53 Thin Lizzy – ‘The Boys Are Back In Town’

With lyrics tense with a Springsteen-ish drama and multiple hooks – the legendary riff, the fist-punching chorus, the twin guitar solo from Brian Robertson and Scott Gorham to the chorus – this track is rife with the smell of summer lawns and the memories of beach parties. No wonder the track was co-opted by Irish rugby teams, jeans companies and Bon Jovi.

52 Queen – ‘Bohemian Rhapsody’

In a career of classic rock moments, ‘Bohemian Rhapsody’ still stands out as Queen’s campest and most outlandish. A piano chanson (complete with Brian May’s jaw dropping guitar solo) leaps gleefully into a full blown operatic parody, and the results are legendary.

51 Iggy Pop – ‘Lust For Life’

‘Lust For Life’ hums with skid row defiance, wrapped up with a seductive jangle pop bow. Little wonder it was later co-opted by Trainspotting – Bowie and Iggy reference heroin stalwart William Burroughs and dead dealers – but aside from the rattling hedonism of the track’s percussive backbone, the song is as life-affirming as a gospel track.

50 The Cramps – ‘Human Fly’

Produced by Big Star’s Alex Chilton, this was a grotty slice of swamp rock, featuring Poison Ivy’s vine-creeping guitar and Lux Interior’s guzzling vocals uniting to create a two-minute goth-rock diamond.

49 The Clash – ‘Train In Vain’

‘London Calling”s catchy, wheezing closer was hardly meant to be there. In fact, it was destined for an NME flexidisc but never arrived – instead it was tacked onto The Clash’s meisterwerk after the sleeve had gone to the printer, making it an unintentional hidden track. Your CD cover lists it now, as do the credits for Garbage’s 1996 hit ‘Stupid Girl’.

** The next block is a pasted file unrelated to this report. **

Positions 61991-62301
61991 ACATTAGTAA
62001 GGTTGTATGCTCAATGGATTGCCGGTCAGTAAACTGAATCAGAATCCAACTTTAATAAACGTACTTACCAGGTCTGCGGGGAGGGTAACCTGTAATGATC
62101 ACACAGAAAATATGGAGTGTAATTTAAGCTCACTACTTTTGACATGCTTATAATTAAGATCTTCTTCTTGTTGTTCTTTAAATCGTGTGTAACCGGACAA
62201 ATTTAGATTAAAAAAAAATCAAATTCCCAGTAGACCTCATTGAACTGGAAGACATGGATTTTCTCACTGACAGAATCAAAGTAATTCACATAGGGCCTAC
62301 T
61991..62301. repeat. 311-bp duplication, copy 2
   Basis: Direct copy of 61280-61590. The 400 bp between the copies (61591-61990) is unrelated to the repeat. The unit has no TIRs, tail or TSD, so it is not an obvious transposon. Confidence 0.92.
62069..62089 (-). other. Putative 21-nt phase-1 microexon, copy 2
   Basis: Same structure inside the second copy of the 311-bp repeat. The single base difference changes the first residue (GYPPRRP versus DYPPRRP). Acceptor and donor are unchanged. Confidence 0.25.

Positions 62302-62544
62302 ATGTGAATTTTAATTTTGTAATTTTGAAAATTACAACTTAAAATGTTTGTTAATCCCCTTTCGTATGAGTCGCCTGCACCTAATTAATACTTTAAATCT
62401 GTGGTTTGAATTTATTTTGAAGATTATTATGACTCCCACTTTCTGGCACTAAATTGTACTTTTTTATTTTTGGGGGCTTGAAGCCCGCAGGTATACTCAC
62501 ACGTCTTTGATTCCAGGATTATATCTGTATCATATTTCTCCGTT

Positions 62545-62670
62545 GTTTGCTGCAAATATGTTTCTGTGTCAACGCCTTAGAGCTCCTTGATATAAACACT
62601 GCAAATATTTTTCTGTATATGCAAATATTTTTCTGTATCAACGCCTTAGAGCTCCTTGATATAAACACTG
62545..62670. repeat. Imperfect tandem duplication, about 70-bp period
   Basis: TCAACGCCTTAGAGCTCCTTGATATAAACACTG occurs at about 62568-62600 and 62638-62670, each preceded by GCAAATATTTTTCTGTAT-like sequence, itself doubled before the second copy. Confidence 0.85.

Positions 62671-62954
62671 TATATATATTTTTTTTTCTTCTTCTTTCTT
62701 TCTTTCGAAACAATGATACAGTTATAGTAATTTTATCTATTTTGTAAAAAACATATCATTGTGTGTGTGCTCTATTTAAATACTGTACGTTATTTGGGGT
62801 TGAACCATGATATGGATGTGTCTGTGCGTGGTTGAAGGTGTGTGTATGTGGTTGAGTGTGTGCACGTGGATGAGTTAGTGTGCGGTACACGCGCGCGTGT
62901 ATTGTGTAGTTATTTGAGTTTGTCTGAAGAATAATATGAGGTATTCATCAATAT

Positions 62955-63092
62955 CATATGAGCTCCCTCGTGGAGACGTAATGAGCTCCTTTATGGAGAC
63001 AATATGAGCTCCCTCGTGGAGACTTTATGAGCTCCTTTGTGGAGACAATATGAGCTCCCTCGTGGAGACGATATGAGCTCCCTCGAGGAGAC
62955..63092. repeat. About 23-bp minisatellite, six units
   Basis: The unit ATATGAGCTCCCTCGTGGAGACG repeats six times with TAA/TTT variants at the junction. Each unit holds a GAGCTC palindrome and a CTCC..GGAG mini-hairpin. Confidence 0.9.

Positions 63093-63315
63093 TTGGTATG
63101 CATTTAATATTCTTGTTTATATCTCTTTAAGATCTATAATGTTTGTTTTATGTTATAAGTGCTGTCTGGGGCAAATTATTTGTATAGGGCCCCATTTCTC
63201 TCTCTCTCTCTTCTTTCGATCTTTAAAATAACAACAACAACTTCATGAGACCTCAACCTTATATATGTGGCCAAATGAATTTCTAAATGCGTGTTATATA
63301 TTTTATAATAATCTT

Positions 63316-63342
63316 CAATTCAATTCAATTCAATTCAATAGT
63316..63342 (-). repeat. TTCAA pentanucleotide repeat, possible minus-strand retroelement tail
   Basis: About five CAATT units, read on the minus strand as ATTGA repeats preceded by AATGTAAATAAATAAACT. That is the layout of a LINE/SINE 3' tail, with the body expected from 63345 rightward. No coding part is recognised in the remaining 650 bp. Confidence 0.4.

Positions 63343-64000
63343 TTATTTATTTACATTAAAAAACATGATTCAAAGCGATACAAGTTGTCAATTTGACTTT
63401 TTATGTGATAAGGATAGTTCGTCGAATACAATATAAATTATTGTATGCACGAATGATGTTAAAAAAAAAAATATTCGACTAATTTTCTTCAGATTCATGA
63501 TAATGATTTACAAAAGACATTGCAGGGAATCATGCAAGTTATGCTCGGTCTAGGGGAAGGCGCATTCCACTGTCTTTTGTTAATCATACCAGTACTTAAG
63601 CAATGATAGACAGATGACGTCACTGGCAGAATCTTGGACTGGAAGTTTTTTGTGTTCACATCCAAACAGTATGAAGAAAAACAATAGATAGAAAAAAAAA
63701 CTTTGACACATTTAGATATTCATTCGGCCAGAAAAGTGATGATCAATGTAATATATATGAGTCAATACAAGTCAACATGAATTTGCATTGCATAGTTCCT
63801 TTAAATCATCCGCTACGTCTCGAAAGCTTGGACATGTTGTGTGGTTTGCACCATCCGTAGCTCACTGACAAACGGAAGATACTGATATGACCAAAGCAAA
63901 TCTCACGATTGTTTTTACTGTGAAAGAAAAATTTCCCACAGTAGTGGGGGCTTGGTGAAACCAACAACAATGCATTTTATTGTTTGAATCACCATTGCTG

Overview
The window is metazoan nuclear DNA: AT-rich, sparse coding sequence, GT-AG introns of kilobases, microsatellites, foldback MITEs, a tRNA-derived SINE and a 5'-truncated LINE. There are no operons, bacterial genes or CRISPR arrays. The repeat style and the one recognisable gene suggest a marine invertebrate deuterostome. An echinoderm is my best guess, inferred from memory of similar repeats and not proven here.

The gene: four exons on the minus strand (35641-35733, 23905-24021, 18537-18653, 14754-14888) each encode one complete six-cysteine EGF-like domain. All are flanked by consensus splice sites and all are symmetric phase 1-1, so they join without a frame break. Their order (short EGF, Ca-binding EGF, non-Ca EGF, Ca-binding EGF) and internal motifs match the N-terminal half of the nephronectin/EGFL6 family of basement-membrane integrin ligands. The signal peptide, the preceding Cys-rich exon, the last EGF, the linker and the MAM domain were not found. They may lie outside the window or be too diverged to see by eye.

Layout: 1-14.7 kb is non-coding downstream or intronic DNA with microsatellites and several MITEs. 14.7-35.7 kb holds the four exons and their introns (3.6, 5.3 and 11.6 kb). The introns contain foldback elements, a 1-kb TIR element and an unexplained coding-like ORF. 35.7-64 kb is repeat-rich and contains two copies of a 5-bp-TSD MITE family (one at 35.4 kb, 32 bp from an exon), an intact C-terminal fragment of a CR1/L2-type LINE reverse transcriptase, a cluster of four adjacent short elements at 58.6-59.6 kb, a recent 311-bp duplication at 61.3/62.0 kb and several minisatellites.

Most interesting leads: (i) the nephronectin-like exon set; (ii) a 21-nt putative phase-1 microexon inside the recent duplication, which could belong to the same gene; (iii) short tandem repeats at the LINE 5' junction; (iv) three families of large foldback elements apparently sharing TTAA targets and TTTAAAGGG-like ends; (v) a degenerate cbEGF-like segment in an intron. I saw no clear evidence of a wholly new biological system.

48 Bob Dylan – ‘Tangled Up In Blue’

The chiming first track on Dylan’s marriage-dissecting ‘Blood On The Tracks’ is a surreal, jump-cutting tale of a relationship from soup to nuts. Crammed with detail – “Working for a while on a fishing boat/Right outside of Delacroix” – none of it directly referencing the failure of his marriage to Sara Lowndes, it nevertheless has a personal quality. And his Bobness sings pretty nicely too.

47 Fleetwood Mac – ‘Dreams’

Simple, pretty and aimed like a laser at Lindsey Buckingham’s guilty conscience, ‘Dreams’ was written by Stevie Nicks as everyone’s marriages and relationships fell to rack and ruin around the recording of AOR phenomenon ‘Rumours’. It doesn’t do a great deal but is mesmeric as it needles away, persuading its target to have a damn good think about “what you lost“.


46 Gang Of Four – ‘Damaged Goods’

The lead track from Gang Of Four’s debut EP boasts a riff that could slice through a particularly strong girder, the coldest funk this side of Prince & The Refrigeration and a seedy little lyric about ending an affair that’s become a bit wearing on the physical side. Jon King and Andy Gill trade vocals with all the soul of George Osborne. Brilliant.

45 Blondie – ‘Hanging On The Telephone’

One hell of an album opener. Blondie’s 1978 classic ‘Parallel Lines’ blams into life with ‘Hanging On The Telephone’, a pummeling war horse of a track written in 1973 by Jack Lee but first surfacing on his band The Nerves’ debut EP in 1976. Blondie’s version is strung-out, pleading and strident, and it’s impossible to ignore Debbie Harry’ siren call.

44 Deep Purple – ‘Smoke On The Water’

A story as legendary as the song’s four-note riff, ‘Smoke On The Water’ was inspired by the, er, smoke floating over Lake Geneva while Deep Purple were recording in their mobile studio. It came from a Frank Zappa gig at the Montreux Casino that caught fire when some chump fired a flare gun, the blaze now forever commemorated by inept guitarists trying to ape Ritchie Blackmore’s axework.

43 Dolly Parton – ‘Jolene’

Dolly Parton’s signature smash actually limped to a mere No.60 in the States but it endures as an oddly jaunty plea to the titular stunner to leave Dolly’s man alone, even though she could take him any time she likes. There’s no artifice here – which is Parton’s main strength. However brassy and unreal she can be, she’s never less than pure-hearted. Later covered by the White Stripes.


42 T. Rex – ‘Get It On’